Looks exactly like the "new" QHD Iiyama. Doesn't perform well. Costs a lot. What's the advantage, again?Reply
As for those overlord monitors, I wasn't impressed by them, mostly because I had it sitting next to a lightboost 2 120hz TN panel. Yes, the overclocked IPS panel has better colour (though that's largely negated by using it on minimal brightness in a dark room, like we've already been talking about), and it's certainly pretty and gives a lot of screen real estate... but it can't compare to a real 120Hz monitor, especially not one with a strobing backlight.
"With the new PXL2790MW, we quickly discovered there was no need for scaling in any program. The image is so clear that even the smallest text is fully legible." Technically admirable, but not enough for people like me with middle-aged eyes. The more pixels per inch, the happier my eyes are, but they still want decent-sized fonts.Reply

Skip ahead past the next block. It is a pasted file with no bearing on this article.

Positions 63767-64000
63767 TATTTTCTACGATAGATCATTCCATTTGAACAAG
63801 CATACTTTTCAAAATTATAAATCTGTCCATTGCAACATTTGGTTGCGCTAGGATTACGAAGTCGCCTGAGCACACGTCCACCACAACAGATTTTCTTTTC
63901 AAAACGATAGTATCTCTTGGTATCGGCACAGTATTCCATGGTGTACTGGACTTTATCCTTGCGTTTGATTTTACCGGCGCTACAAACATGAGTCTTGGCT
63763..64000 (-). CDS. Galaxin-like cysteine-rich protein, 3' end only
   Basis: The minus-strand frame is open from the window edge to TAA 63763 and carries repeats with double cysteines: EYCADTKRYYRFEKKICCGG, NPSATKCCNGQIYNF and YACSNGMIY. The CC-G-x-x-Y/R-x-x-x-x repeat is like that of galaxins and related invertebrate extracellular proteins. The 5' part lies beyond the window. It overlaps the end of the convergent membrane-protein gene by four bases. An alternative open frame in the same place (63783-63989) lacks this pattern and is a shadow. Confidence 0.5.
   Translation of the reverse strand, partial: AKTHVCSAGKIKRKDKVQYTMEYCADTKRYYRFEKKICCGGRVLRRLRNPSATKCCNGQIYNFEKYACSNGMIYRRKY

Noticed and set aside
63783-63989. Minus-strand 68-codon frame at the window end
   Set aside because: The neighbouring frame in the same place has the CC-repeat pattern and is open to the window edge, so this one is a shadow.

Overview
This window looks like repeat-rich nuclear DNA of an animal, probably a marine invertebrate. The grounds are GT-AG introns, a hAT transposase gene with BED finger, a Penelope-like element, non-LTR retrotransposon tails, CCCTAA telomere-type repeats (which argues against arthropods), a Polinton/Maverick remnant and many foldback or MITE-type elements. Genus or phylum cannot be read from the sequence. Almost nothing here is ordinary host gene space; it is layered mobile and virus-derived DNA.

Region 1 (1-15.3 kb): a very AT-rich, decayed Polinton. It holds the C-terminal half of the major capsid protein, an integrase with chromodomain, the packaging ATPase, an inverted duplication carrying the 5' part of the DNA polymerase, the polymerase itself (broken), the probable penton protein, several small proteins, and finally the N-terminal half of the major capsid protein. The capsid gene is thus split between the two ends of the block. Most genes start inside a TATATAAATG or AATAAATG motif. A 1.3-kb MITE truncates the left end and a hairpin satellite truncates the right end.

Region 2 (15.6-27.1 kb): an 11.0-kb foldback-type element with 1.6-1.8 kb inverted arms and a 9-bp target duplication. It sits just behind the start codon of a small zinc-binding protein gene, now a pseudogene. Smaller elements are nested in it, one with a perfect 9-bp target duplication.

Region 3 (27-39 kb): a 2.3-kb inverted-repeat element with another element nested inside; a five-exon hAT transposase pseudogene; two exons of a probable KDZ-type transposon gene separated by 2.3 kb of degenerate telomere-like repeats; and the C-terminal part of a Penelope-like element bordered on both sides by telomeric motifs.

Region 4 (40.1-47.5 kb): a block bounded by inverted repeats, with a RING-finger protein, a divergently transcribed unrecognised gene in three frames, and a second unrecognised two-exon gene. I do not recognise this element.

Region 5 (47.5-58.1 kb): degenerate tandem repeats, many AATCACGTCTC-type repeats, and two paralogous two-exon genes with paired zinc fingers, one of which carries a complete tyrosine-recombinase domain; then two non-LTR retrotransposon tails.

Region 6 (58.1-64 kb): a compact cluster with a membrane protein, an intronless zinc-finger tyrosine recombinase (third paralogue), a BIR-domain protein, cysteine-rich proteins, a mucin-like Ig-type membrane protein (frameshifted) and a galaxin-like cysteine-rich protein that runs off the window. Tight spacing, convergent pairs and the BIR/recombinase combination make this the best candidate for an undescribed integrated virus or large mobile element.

Now this sort of monitor clarity plus an OS that supports decent enlarged fonts would be really nice. Apps that scale well over a range of sizes would be even nicer. A 1000 pixel wide frame may be good for some people no matter how small it is; others of us would like at least a certain number of inches. Support all of us.
(Yes, I know that this isn't the monitor's fault. It's a poor convention in many parts of the software industry.)
I have never had a major problem with text clarity with pretty much any LCD since the first thing I make sure to do is set the panel or monitor to native resolution hardware scaling and turn off all windows text or font smoothing and windows set to the same monitor native resolution. I haven't seen one of these 2560 screens in person but I have experienced the default font issue that happens when you try and let windows smooth or scale. I don't like monitors with radiused corners because that makes the bezels even thicker then they need to be. I also don't like the way most monitor manufacturer try to hide the input plugs by making them inset and pointing down. It is a pain to try to plug or unplug anything when you can't see the plug without laying the monitor on its side. Also it makes no use to label the inputs if they are inset dark on dark. Make the text white.Reply
This deserves a "meh" award at most.Reply
QHD is not ready for gaming prime time yet, sorry folks.